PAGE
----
February 7, 2006 Back to Pub Crawling In Glasgow
Our flight from Shetland back to Glasgow was relatively uneventful, although the landing was quite bumpy. Our bags came out really quickly, and we purchased our return bus tickets for £5.00 each, a savings over the £3.30 one way. It’s good for 28 days. Maybe we should stay on…..
The 905 bus was waiting out front, and we were at our hotel at 12:50 pm, after leaving Shetland at 10:30 am – pretty good. We dropped our bags off, and were at the Phoenix (a smoke-free pub with real Ales) at 1:00 pm. Aidan started with a cask Deuchar’s IPA, possibly the best beer in the world, and Jackie sipped a Bells. We ordered our food – ham and egg and chips for Jackie – you can’t go wrong with that. Aidan had a Leek and Caerphilly cheese burger, served with onion rings and a pepperless salsa. Both were excellent, and at two lunches for £6.95, a good deal too.
Aidan tried a half-pint of Staropramen Lager, which was not offensive, but still a lager, and not Aidan’s favourite type of beer. Aidan then tried the Greene King Abbott Ale, another magnificent real ale rich mahogany in colour (like the colour of stewed tea), slightly yeasty on the nose, perfect temperature, slightly toffee flavour, but not overly so. It is also quite fruity. This was followed by a pint of Old Speckled Hen, also a real ale – a beautiful representation of the bottled beer, gorgeous body, very smooth, but a little too sweet for a “session” beer. Another Deuchar’s was called for to cleanse the palate!
The toilets at the Phoenix are downstairs, and are in old bank vaults, through two huge steel doors – very cool.
Time to brave the elements – it’s a windy and wet afternoon, typical Scottish day, and what we’d expected the whole trip. It’s only the second day of rain we’ve had! Next stop was Dow’s, just up the street. A real old Glasgow bar, full of old men watching the horse racing on the telly. Jackie had a Bell’s and Aidan tried a pint of Calder’s 70/-, not previously tried this trip. The temperature was good, it was coffee in colour, slightly fruity (apricot) aroma. In Aidan’s words “PFG for the price” – the round was a mere £3.20, of that £1.54 was for the Bells. The men’s toilet had “old men’s toilet paper” piled up in sheets on the window ledge. No rolls here!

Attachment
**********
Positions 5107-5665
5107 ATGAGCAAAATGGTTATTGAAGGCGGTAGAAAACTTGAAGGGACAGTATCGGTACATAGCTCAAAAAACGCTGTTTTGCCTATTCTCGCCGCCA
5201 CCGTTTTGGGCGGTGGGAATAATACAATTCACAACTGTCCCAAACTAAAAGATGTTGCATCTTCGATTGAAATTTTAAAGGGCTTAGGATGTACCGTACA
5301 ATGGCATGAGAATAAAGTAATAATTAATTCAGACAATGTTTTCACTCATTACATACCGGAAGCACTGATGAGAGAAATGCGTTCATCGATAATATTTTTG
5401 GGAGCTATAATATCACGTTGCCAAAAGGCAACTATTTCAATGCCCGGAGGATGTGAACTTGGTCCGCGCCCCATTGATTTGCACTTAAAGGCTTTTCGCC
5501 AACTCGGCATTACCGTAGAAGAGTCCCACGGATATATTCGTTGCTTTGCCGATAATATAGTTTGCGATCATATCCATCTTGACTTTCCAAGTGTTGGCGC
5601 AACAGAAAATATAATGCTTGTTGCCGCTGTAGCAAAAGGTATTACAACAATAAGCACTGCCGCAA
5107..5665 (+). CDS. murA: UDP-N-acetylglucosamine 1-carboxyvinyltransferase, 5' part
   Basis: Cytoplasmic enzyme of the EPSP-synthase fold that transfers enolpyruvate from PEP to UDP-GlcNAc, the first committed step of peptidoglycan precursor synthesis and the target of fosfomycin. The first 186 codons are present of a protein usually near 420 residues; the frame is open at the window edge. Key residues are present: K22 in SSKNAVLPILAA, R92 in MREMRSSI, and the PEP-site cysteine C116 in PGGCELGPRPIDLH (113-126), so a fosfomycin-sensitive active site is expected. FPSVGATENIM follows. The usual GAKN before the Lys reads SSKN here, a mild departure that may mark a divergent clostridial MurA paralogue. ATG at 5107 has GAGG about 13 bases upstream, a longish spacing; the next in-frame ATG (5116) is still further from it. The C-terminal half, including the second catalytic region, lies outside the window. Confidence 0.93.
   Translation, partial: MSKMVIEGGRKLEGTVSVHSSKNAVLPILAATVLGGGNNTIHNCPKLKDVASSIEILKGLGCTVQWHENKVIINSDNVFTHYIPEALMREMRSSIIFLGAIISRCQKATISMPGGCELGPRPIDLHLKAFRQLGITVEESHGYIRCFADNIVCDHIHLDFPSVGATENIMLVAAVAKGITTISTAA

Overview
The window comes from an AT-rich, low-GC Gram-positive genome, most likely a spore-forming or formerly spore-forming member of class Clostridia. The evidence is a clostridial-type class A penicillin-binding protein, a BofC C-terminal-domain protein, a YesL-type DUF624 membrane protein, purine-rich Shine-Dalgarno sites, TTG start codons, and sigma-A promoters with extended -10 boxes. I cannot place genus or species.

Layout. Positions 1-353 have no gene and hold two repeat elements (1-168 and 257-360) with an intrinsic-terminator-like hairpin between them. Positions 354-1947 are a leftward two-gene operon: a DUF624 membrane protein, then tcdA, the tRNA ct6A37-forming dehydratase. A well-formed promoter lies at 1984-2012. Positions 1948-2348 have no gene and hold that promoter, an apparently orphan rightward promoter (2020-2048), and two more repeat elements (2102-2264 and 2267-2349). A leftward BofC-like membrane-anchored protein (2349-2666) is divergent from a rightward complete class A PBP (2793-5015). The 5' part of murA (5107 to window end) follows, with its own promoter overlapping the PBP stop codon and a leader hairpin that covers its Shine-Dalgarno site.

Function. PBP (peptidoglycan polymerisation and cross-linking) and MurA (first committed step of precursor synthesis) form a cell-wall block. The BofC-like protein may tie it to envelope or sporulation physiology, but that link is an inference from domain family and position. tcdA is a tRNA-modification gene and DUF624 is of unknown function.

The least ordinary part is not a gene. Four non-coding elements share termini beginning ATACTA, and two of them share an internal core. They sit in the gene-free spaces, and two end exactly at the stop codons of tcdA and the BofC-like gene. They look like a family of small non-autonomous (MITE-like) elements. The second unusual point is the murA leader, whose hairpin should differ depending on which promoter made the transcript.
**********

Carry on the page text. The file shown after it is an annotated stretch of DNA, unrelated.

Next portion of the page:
We headed to the hotel to check in, and then headed back to the Barras. Unfortunately, most of the shops were shut, and it was raining really heavily. The skies were blue to the north, and the sun was setting. We nipped in to Mackinnon’s to warm up. Aidan had another pint of Calder’s 70/- and Jackie tried the Isle of Skye 8 yr old blend - grass, ocean and sherry to the nose, smooth, rolls off the tongue, fruity (apricot) finish. Not bad.
Next stop is Cairn’s Pub, where double Bell’s were £1.54, and they were also serving Calder’s 70/-. Considering the number of pubs we’d been to, and the number of pints that have been quaffed, it is amazing that we had not encountered Calder’s until today, and its been available in the last three pubs! The pub was great – it had a beautiful round dark wood bar. The place was full of mostly old men. There was one very large guy in his 50’s wearing a white singlet vest and was covered in tattoos.
The two barmaids were tough cookies. One older fellow, Donald, started to get lippy and Jackie predicted he’d be kicked out soon. After mouthing off the barmaids and all the patrons, and swearing up a storm, Donald, with his fly open, holes in his pants and shirt hanging out the zip ala Mr. Bean, was forcibly removed from the place by the surly barmaids! He tried to get back in a few times, but was no match to the Glaswegian gals! He was literally thrown out of the pub. He proceeded to kick down some barricades on the street and mouthed off anyone who happened to be walking past, then headed off into the night.